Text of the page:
UP to 25 Black Watch soldiers failed a drug test last year, The Sunday Post can reveal – the highest number in any Scottish battalion for five years.
Politicians have voiced concern and called for a review of the recent decision to give new recruits who failed drug tests a second chance.
The SNP’s armed forces spokesperson, Carol Monaghan, said: “These figures expose the folly of relaxing sanctions for illegal drugs use in the armed forces.
“Young recruits are receiving conflicting messages on the seriousness of drug use and it is hardly surprising that the number of dismissals, following positive drugs tests, increased.”
Figures obtained by The Post reveal the number of soldiers who failed drug tests in the seven battalions of The Royal Regiment of Scotland doubled to 40 last year, with 20 of the tests failed in 3 Scots, The Black Watch.
Ten soldiers from The Royal Highland Fusiliers (2 Scots) and 10 from The Highlanders (4 Scots) also failed tests in 2018.
The Ministry of Defence round the numbers up and down to the nearest 10, so the precise figure of failed tests could be as low as 25 or as high as 55.
The overall figures were higher in 2016 but the year-on-year jump has worried observers highlighting the decision not to automatically expel soldiers failing tests during basic training.
A National Audit Office report last week revealed Capita, the company that won the £495 million contract for army recruitment in 2012, has missed targets every year since, with the total shortfall ranging from 21% to 45%.
The House of Commons Defence Committee was told in October the Army has 77,000 fully trained troops, 5,500 fewer than the target of 82,500.
And Ms Monaghan linked the shortage of recruits with the decision to give recruits failing drug tests a second chance, adding: “The Ministry of Defence needs to come clean and admit these rules have been relaxed because of abysmally low levels of recruitment and a desperate desire to retain those recruits who have signed up.”
The Ministry of Defence (MoD) relaxed the rules in 2017 because up to 10% of trainees were dismissed during their first 14 weeks for failing drugs tests.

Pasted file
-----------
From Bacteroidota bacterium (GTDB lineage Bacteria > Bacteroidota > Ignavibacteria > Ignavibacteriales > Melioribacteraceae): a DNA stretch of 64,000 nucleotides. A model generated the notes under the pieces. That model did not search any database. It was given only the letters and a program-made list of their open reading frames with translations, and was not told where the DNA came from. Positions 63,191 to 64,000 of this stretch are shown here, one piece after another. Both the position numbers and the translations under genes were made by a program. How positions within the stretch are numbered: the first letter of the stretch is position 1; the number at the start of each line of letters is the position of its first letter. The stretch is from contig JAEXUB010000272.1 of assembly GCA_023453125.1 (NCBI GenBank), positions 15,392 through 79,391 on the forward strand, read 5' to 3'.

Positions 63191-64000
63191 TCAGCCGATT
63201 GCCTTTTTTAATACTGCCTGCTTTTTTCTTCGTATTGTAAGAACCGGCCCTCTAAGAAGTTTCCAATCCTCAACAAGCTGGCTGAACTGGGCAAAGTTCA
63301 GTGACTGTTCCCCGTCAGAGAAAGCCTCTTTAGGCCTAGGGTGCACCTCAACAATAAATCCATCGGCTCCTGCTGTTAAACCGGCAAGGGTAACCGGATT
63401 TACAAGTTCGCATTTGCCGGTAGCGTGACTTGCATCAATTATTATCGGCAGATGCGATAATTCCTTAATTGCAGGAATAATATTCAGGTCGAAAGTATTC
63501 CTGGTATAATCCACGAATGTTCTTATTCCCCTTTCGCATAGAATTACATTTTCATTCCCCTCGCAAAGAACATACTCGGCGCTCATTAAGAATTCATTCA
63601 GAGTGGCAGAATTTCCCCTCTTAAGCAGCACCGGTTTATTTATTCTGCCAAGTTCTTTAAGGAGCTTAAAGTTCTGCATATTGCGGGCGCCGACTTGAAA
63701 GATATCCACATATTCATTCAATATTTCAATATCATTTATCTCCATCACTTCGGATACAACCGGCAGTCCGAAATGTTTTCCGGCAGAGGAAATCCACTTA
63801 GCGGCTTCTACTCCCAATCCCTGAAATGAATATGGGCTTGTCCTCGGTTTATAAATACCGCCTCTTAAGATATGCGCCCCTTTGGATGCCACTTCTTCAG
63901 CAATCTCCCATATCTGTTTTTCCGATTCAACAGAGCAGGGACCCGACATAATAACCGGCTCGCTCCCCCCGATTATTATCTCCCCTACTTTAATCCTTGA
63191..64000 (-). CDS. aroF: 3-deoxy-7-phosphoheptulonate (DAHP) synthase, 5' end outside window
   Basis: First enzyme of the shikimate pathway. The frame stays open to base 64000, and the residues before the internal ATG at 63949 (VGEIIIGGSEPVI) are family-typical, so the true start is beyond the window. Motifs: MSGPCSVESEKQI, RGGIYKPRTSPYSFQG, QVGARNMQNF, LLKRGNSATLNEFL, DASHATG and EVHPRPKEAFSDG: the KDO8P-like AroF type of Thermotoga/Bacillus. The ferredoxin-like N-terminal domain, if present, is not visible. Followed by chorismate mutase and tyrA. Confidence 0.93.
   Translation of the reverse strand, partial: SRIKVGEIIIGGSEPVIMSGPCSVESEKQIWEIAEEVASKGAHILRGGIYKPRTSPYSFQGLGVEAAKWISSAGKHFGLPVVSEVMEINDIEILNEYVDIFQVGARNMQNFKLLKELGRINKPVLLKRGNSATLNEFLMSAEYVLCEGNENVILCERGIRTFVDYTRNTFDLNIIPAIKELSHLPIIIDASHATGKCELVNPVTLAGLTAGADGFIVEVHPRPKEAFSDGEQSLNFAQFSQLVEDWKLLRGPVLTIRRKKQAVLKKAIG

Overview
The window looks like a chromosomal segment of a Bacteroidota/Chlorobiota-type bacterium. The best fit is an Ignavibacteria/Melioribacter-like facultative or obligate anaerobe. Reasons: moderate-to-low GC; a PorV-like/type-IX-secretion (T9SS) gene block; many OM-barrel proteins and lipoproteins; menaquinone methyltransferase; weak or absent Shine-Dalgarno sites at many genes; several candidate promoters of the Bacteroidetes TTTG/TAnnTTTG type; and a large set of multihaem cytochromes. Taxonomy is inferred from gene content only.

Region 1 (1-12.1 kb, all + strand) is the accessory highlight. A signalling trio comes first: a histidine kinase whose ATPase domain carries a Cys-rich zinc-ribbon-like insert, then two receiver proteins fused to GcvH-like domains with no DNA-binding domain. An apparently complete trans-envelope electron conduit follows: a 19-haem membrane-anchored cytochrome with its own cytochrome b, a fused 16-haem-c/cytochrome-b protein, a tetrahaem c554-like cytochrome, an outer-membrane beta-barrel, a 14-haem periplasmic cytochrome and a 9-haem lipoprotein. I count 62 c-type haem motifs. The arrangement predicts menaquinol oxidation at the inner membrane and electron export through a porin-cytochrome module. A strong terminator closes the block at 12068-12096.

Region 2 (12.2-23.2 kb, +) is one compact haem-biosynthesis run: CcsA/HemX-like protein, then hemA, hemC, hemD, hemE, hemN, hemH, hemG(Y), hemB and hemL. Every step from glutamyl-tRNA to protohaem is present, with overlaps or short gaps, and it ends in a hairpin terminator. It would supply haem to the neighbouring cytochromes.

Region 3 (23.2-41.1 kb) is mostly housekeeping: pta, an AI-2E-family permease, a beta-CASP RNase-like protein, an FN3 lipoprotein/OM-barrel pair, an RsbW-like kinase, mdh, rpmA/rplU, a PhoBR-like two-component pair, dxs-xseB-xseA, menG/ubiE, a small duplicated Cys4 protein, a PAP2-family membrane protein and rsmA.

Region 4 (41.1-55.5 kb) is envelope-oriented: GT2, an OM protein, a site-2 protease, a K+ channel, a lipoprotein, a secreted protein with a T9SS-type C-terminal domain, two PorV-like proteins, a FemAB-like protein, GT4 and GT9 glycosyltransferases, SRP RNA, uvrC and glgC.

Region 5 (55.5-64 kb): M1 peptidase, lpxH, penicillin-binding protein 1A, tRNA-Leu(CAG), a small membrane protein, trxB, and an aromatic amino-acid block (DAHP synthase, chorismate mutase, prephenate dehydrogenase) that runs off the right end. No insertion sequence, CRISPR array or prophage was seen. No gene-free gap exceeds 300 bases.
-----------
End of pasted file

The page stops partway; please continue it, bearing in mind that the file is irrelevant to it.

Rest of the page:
Official MoD documents revealed in 2017 that new recruits who failed tests would be allowed to stay in the Army, even if they tested positive for illegal drugs such as heroin, cocaine, ecstasy and cannabis.
Serving soldiers are usually dismissed for failing tests, however, the Army can enact its Exceptional Retention In The Service policy to permit soldiers to remain. The number retained in Scotland is in the low single figures since the policy was introduced.
Keith Brown, MSP, a former Commando, said allowing soldiers who use guns and explosives a second chance after they fail a drugs test could mean “mortal danger” for comrades.
The SNP’s Mr Brown said: “Sending signals that drugs use will be tolerated in any way cannot be the right answer.”
He added: “During training, recruits will be asked to confront dangerous situations, high-velocity weapons and high-explosive ordinance, usually for the first time. Giving any sign that drug use can be tolerated in any way in those circumstances is both a recipe for disaster and likely to further deter those who would wish to join the forces.
“Live firing exercises are one of the most potentially dangerous training environments possible. Anyone whose judgement and concentration are impaired during such activity represents a danger, even a mortal danger to others and to themselves.”
One Iraq War veteran said more support must be offered to serving and retired soldiers who misuse drugs.
John Owens, 45, from Ayrshire, who was just 17 when he served in the first Gulf War, said: “Nothing prepares you for the trauma of seeing your closest friends die by your side. You have to just get on with it and you know that the grief will come when you get back home.
“That’s why I think there should be more resources for serving soldiers and ex-soldiers.”
David Liddell, chief executive at the Scottish Drugs Forum, said problems with drugs are common among people who have experienced trauma.
“There are certainly substance-use problems amongst veterans dealing with trauma and re-entry to civilian life,” he said.
When it emerged last year that rules for trainees had been relaxed, former head of the Army, General The Lord Dannatt, said: “In these circumstances I think it makes sense to give a second chance to recruits as part of their training process. But the Army must never tolerate drug-taking in field formation units.”
Another former Army head, General Sir Mike Jackson, also backed the move and said he is “entirely comfortable with (young recruits) being given a second chance at this stage of their careers if they fail a drugs test”.
Scottish Labour MP for Glasgow North East, Paul Sweeney, a former reservist, said The Royal Regiment of Scotland has a “chronic recruitment problem” and warned that a zero-tolerance approach to drug-taking is “an unnecessarily wasteful policy, given the extensive time, cost and effort taken to train increasingly scarce soldiers”.
An Army spokesperson said: “The Army does not tolerate illegal drug use as it is incompatible with military service and operational effectiveness. Personnel caught taking drugs will be discharged.”